So, what’s notable here is that with all the claims of “hacks” being thrown around, DESE and the Governor kept insisting that just 3 individuals, whose info the reporters checked on, were exposed, and refused to admit that it actually impacted a very large number of teachers and administrators. Now, buried in the middle of this notice, we find out that the records of 620,000 teachers and administrators were exposed, including past employees. Wow.

And, also, there’s at least some kind of apology, even if it’s a bit of a mealy-mouthed one:

?Educators have enough on their plates right now and I want to apologize to them for this incident and the additional inconvenience it may cause them,? said Commissioner of Education Margie Vandeven. ?It is unacceptable. The security of the data we collect is of the utmost importance to our agency. Rest assured that we are working closely with OA-ITSD to resolve this situation.?

Notice, however, that the apology is only to the teachers and administrators and not to the journalists DESE and the Governor falsely accused of hacking. Perhaps that’s because — as the Kansas City Star reports — the journalists are still being investigated for possible prosecution:

That investigation is still ongoing, according to patrol Capt. John Hotz. Those interviewed so far have included Shaji Khan, a University of Missouri – St. Louis cybersecurity expert whom the Post-Dispatch consulted to verify the data flaw. Cole County Prosecutor Locke Thompson will ultimately make a decision on whether to bring charges.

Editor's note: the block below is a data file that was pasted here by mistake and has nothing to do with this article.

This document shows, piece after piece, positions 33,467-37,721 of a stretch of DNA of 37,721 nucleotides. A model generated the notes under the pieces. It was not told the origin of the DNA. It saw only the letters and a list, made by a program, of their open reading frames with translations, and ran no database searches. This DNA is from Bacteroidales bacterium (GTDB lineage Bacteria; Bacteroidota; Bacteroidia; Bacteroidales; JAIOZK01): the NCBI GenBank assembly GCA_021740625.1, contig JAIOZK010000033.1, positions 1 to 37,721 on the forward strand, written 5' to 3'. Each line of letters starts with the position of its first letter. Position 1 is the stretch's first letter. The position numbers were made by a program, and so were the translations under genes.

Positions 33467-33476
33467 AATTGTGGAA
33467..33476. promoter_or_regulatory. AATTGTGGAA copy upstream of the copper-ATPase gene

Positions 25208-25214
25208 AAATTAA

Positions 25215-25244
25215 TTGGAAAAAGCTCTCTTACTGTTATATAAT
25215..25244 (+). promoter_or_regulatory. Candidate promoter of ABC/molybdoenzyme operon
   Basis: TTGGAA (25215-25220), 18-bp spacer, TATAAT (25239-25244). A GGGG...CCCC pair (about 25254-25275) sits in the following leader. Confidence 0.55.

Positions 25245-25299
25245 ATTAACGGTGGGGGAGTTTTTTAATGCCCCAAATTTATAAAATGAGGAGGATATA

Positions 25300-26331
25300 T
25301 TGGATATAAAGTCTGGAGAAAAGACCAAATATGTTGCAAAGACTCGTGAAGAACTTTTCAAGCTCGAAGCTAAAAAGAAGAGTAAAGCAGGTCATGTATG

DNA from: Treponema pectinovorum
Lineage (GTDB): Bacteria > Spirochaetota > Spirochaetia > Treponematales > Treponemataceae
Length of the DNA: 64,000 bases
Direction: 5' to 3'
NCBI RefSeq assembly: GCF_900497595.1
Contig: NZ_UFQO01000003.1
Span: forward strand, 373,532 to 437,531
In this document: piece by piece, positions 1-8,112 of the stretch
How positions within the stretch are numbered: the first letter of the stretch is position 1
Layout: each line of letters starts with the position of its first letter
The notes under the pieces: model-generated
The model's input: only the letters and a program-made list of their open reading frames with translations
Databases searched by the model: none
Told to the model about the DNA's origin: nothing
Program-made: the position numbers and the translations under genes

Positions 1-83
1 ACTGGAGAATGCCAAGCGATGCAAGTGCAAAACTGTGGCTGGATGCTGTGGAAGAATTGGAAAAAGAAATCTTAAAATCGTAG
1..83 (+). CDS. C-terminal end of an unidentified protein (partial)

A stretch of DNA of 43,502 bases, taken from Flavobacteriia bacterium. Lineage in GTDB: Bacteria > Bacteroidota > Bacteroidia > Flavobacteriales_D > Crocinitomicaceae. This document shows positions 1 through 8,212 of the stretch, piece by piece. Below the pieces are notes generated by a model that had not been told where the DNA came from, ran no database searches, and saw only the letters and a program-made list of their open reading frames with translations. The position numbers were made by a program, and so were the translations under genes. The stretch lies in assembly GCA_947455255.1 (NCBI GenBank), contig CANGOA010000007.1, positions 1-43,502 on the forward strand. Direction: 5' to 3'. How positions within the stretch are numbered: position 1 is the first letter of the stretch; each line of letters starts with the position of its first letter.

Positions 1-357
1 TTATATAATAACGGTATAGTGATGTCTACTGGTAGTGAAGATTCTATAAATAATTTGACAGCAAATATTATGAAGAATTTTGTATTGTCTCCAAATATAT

Hell, in the description of what happened, DESE ignores that it previously accused the reporters of hacking, refuses to even call them reporters (refering to them as “an individual”) and then still plays up that the data needed to be “decoded.”

As previously announced by OA, on October 12, 2021, DESE was made aware that the PII of at least three Missouri educators was potentially compromised. The information was located within the educator certification data available on DESE?s website. An individual told DESE that they, through a multi-step process, accessed the certification records of at least three educators, took the encoded source data from that webpage, decoded that data, and then viewed the social security number (SSN) of those specific educators. Educators? PII was only accessible on an individual basis within this search tool, and there was no option to decode SSNs for all educators in the system all at once.